Synopses & Reviews
Known as andldquo;The Salad Bowl of the World,andrdquo; Californiaandrsquo;s Salinas Valley became an agricultural empire due to the toil of diverse farmworkers, including Latinos. A sweeping critical history of how Mexican Americans and Mexican immigrants organized for their rights in the decades leading up to the seminal strikes led by Cesar Chavez, this important work also looks closely at how different groups of Mexicansandmdash;U.S. born, bracero, and undocumentedandmdash;confronted and interacted with one another during this period.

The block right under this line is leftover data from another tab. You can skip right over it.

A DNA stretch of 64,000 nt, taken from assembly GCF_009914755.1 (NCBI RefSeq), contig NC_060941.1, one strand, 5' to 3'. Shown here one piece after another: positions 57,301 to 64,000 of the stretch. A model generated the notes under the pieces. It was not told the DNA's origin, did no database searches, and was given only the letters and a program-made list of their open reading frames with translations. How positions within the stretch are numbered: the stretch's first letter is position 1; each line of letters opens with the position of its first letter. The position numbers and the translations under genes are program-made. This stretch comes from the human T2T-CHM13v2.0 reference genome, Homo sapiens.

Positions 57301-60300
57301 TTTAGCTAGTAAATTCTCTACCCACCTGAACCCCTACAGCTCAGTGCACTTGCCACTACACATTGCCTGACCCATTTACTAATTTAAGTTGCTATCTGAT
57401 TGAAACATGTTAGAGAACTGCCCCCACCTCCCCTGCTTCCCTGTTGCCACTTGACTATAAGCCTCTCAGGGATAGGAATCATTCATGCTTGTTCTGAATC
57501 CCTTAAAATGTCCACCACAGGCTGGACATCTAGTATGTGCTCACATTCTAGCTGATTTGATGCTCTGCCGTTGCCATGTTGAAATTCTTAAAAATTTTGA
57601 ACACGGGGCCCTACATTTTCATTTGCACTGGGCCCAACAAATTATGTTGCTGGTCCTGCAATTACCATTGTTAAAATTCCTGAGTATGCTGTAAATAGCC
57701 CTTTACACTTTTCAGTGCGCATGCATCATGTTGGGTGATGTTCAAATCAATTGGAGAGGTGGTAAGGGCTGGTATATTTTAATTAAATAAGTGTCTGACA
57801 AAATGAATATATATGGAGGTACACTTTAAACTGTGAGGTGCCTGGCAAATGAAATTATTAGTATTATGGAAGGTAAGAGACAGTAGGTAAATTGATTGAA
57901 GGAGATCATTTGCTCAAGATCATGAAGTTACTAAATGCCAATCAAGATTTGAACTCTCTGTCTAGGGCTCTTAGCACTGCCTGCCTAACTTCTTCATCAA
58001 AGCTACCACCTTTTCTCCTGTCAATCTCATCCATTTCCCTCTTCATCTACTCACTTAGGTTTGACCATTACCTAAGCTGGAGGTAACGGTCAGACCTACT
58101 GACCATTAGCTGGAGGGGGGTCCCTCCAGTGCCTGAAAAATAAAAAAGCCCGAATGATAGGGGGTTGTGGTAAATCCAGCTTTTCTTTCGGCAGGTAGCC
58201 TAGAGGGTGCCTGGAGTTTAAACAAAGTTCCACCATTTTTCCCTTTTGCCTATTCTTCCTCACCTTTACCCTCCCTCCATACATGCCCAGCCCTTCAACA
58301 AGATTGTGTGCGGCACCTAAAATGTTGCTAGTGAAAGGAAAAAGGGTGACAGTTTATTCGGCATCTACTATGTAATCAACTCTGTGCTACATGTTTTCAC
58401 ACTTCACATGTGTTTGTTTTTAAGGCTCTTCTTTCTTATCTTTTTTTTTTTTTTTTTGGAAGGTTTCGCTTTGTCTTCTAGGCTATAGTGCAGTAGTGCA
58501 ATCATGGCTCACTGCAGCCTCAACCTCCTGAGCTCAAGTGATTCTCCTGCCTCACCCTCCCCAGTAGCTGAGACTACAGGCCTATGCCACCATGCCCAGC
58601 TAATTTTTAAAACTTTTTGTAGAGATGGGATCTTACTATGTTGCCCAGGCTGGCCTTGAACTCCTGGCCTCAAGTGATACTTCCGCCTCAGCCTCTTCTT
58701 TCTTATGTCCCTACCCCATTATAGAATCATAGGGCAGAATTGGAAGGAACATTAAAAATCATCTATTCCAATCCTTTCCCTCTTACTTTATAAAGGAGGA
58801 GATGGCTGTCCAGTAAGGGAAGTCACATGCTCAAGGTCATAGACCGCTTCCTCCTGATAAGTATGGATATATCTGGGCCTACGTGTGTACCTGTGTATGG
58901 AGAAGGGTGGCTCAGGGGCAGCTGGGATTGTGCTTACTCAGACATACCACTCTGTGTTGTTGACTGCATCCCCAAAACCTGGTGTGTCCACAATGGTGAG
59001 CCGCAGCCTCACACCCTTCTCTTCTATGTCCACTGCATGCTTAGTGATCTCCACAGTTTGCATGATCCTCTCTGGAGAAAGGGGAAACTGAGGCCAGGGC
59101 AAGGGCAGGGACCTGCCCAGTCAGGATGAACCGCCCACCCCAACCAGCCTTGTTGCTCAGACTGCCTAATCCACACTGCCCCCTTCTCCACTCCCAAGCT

An incisive study of labor, migration, race, gender, citizenship, and class, Lori Floresandrsquo;s first book offers crucial insights for todayandrsquo;s ever-growing U.S. Latino demographic, the farmworker rights movement, and future immigration policy.
About the Author
Lori Flores is assistant professor of history at the State University of New York at Stony Brook.